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The minority mayor of London

By Zushan Hashmi - posted Wednesday, 18 May 2016

SADIQ KHAN has been elected as Mayor of London. After a hard fought victory, Khan easily came out on top, garnering over 56 per cent of the vote, with 50 per cent needed to win the election.

A man of humble beginnings, Khan – much like Narendra Modi, the son of a tea-seller – is the son of a bus driver who also happened to be a Pakistani immigrant to the UK.

Khan is now championed as the first Muslim mayor of a major European City. Additionally, he was made out to be the proletariat answer to the Conservative Party’s "Bourgeoisie" candidate, Zac Goldsmith. Muslims, minorities and Pakistanis, among others, all across the UK and around the world, are celebrating this moment as a monumental victory, possibly even the rise of a “coloured Charlemagne” in contemporary Europe.


On the other side of the spectrum, right-wing bigots have been shuddering in fear and spewing hatred, while sitting comfortably behind their keyboards as they post slurs on social media:

Muslims will secure control of governments across Europe the same way Sadiq Khan now has control of London.'

Sh**libs elected a filthy stinking no good heather Muslim for it's mayor. May God help you all.


This is only a mild example of how Sadiq Khan has been perceived by his opponents. Additionally, words like “anti-Semite” and “extremism-apologist” have been heard numerous times over the course of his campaign, from political opponents and detractors alike.

This form of negative rhetoric is by no means restricted to a certain religious or ethnic group. After all, Khan is not your average Muslim. As a supporter and proponent of the LGBT community, due to his experiences as a human rights lawyer, he has received his share of death threats from hard-line Islamic extremists. Moreover, a fatwa has been issued against him, which refers to him an ‘apostate’ who must ‘repent from Allah’, for supporting equal marriage.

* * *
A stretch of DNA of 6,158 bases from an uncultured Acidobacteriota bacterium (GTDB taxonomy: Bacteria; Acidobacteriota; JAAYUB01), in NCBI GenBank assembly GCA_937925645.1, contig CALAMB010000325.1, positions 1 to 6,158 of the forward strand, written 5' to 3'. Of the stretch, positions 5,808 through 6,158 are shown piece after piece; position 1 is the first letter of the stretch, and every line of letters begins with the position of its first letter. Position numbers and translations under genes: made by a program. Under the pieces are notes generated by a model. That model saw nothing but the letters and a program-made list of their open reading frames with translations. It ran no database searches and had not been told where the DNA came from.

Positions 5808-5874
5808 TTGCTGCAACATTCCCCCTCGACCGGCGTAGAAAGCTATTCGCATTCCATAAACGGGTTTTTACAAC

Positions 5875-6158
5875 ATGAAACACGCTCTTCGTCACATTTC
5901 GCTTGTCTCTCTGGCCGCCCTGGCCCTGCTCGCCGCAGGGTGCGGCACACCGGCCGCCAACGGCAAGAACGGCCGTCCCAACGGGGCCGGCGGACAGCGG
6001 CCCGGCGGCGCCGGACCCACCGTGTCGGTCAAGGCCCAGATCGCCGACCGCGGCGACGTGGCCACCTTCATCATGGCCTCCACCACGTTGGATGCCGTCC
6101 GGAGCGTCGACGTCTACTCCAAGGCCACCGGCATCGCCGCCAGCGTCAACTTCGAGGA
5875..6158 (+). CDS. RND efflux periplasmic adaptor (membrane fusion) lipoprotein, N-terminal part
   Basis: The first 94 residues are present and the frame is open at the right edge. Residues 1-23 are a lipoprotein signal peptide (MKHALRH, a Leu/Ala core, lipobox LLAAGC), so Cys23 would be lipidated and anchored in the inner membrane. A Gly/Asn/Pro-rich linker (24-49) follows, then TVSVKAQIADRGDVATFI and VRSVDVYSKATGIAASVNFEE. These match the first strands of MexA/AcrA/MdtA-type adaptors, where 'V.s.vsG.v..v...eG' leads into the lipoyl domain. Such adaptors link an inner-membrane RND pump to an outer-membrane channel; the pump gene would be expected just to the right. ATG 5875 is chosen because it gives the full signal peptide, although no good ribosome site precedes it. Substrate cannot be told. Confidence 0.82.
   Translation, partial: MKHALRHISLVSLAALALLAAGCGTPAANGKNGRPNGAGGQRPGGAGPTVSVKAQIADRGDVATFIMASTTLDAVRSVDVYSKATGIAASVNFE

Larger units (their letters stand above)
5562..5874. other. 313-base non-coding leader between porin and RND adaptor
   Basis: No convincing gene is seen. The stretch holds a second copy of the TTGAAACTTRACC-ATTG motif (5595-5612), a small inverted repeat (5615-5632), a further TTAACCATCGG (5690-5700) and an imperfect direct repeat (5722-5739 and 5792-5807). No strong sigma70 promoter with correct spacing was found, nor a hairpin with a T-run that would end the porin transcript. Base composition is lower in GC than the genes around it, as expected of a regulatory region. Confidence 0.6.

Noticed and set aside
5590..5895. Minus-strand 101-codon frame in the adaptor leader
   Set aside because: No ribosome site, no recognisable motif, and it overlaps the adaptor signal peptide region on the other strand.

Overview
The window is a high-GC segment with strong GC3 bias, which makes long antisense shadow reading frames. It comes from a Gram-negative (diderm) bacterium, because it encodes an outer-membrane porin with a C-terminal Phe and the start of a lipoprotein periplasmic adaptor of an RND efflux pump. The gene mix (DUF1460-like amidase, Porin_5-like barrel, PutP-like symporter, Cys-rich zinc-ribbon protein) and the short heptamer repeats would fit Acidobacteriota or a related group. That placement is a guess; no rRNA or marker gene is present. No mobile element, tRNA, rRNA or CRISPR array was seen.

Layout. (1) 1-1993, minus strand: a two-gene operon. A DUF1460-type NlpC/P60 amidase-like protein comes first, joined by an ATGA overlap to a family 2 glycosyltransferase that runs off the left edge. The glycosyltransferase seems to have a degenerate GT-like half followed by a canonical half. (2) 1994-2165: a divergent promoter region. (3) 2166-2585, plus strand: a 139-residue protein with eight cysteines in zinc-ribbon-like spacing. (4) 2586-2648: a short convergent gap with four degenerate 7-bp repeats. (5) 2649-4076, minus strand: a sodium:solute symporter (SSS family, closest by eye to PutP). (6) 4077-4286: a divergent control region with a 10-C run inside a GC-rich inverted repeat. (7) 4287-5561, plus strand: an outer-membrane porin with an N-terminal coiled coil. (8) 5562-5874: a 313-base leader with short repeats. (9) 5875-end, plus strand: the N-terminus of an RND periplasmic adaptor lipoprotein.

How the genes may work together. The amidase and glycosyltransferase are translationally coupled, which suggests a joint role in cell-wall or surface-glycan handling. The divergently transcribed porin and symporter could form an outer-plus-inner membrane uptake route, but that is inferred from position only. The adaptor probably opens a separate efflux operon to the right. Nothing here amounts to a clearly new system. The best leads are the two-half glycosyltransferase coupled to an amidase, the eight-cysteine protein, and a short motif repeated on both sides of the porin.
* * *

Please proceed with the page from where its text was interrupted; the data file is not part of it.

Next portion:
Meanwhile, several Muslims have also been wary of his views on the Islamic veil (hijab and niqab) and how he has stressed, in relation to dealing with people in public service, that:


“... you should be able to see the face.

This is also is where the problem lies. Are Muslims willing to support someone with such "progressive" views? After all, the veil and the LGBT cause are two of the most controversial topics within most, if not all, Muslim communities. At this point, the response across social media and other media outlets has proven that Muslims are definitely celebrating his victory.

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This article was first published on Independent Australia.

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About the Author

Zushan Hashmi is the research coordinator for the South Asia Study Group, at the University of Sydney. Twitter - @zushanhashmi

Creative Commons LicenseThis work is licensed under a Creative Commons License.

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